Dismiss Notice
Join Physics Forums Today!
The friendliest, high quality science and math community on the planet! Everyone who loves science is here!

YSBSFA: how did our matter get here ahead of the light?

  1. Jun 29, 2011 #1

    marcus

    User Avatar
    Science Advisor
    Gold Member
    Dearly Missed

    Matter hardly moves. It doesn't "get here ahead" of anything, it was always more or less where it is.

    Light, including the oldest, comes towards us from all over the universe. So naturally there is some arriving now, at this moment.

    Look at the 2D toy model:
    just google "wright balloon model"--it is so easy to understand!

    As time goes on, the ancient light reaching us will come from matter that is farther and farther away. It will have taken longer to get here, and its wavelengths will be stretched out.
    But some will always be arriving.

    And it will always be light that was emitted at the same moment that today's oldest light was. The moment 380,000 years after the start of expansion, when the hot gas filling the universe became sufficiently transparent (due to expansion and cooling) to let the light set out on its journey.

    Matter being approximately stationary (e.g. galaxies moving only very slightly relative to ancient ight) does not prevent DISTANCES from expanding. That's what spacetime curvature is about. Spatial geometry is dynamic. It doesn't mean that anybody, any galaxy, is GOING anywhere.

    About matter moving...what started out as hot gas with only very disorganized motion has picked up a relatively small amount of more organized motion by falling together. Galaxies and stars within galaxies have comparatively small speeds (a few hundred clicks of individual motion) acquired because random patches in the original gas had slightly more or less than average density and stuff began to collect and fall towards overdense regions. It's not an issue. Although complex structures have developed over cosmological time, matter is still on average roughly stationary and evenly spread out.

    So you should be shot for asking "how did our matter get here ahead of the ancient light?" :biggrin:
     
    Last edited: Jun 29, 2011
  2. jcsd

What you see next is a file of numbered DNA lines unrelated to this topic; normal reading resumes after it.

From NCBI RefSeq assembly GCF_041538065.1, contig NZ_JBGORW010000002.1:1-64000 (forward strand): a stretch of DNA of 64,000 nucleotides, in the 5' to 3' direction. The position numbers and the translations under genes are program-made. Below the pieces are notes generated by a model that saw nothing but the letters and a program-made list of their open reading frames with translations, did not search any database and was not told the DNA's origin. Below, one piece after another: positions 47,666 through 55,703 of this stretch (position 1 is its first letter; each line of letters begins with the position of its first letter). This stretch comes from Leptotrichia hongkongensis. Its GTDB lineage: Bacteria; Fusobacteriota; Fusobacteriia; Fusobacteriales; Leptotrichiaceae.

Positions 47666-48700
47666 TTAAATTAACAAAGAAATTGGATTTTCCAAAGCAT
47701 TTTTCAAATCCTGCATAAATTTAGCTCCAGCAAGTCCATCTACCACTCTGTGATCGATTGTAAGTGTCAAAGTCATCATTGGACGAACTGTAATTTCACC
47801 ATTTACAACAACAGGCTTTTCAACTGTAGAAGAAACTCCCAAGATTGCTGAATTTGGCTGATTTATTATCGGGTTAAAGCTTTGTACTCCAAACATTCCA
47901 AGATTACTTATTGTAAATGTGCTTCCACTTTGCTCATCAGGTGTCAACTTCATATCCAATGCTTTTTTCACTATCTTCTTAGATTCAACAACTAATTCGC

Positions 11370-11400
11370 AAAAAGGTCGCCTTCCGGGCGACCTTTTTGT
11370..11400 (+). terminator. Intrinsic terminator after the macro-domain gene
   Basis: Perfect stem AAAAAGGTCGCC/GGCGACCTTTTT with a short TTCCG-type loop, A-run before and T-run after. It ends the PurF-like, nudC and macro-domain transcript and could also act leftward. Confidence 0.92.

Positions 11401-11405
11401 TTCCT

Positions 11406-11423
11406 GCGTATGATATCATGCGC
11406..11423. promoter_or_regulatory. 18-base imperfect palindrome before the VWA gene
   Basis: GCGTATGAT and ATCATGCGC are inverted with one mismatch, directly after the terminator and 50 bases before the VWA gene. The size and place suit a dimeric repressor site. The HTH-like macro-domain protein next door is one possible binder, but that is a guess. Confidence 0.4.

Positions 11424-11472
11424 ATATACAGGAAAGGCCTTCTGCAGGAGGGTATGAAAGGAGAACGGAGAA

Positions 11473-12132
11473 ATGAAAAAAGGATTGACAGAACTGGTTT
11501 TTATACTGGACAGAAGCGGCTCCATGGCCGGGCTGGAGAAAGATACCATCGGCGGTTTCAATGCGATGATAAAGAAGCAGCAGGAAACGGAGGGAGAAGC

3. Jun 29, 2011 #2

    bcrowell

    User Avatar
    Staff Emeritus
    Science Advisor
    Gold Member

    I think the underlying problem is that they imagine the big bang as an explosion that took place within a preexisting background of empty space. This is probably the basis of 90% of the confusion we see, such as people wanting to know where the big bang happened, talking about the leading edge of the expanding cloud of matter, etc.
     
  4. Jun 29, 2011 #3

    marcus

    User Avatar
    Science Advisor
    Gold Member
    Dearly Missed

    Amen! I personally intend to encourage (to whatever extent I can) our newcomers to read the FAQ section before the post their "help I'm puzzled" or "silly doubt" or "layman's question". The stuff is not all that hard, and the FAQ section is pretty clear. Ought to be used more.

    Here is a recent example:
    https://www.physicsforums.com/showthread.php?t=510528

    In this case it comes off of something by Kaku. These questions often seem to come off Discovery Channel or some other Science TV or a popularization (Kaku Hawking etc.) We always seem to be cleaning up after Kaku or the like. The pop-sci tripe is misleading and people get fundamental misconceptions which interfere with their understanding. It's nobody's fault, has to do with the structure of commercial media---you have to pitch so as to boost ratings. So standards go by the board. Anyway maybe I will try a few more of these YSBSFA posts (unless you would prefer a less obstreperous approach) :biggrin:
     
    Last edited: Jun 29, 2011
  5. Jun 29, 2011 #4
    I like this explanation; that we are pretty much where we started, which would be same of all matter locally. Essentially the matter density of the region of spacetime that eventually became our galaxy was slightly elevated, and then other slightly elevated localised areas (originally in causal contact but some now seperated from us by inflation initially then expansion) became the other matter dense regions we can now observe within our OU/not observe out of our OU as galaxies older and older as we look further back - spatially and temporally.

    The light that has been travelling the longest is the last to get here so we essentially "look back", although essentially there just pertubations in the matter density of the localized space time region, at different stages :)

    I think the misconception of a "leading edge of space" especially comes into play when people think of a finite Universe.

    Anyway there are some very good FAQs on here which people should definetely read before posting to give them a better grasp of what the scientific communities accepted model of thinking is. Happy posting everyone.
     
    Last edited: Jun 29, 2011
Know someone interested in this topic? Share this thread via Reddit, Google+, Twitter, or Facebook




Similar Discussions: YSBSFA: how did our matter get here ahead of the light?
Loading...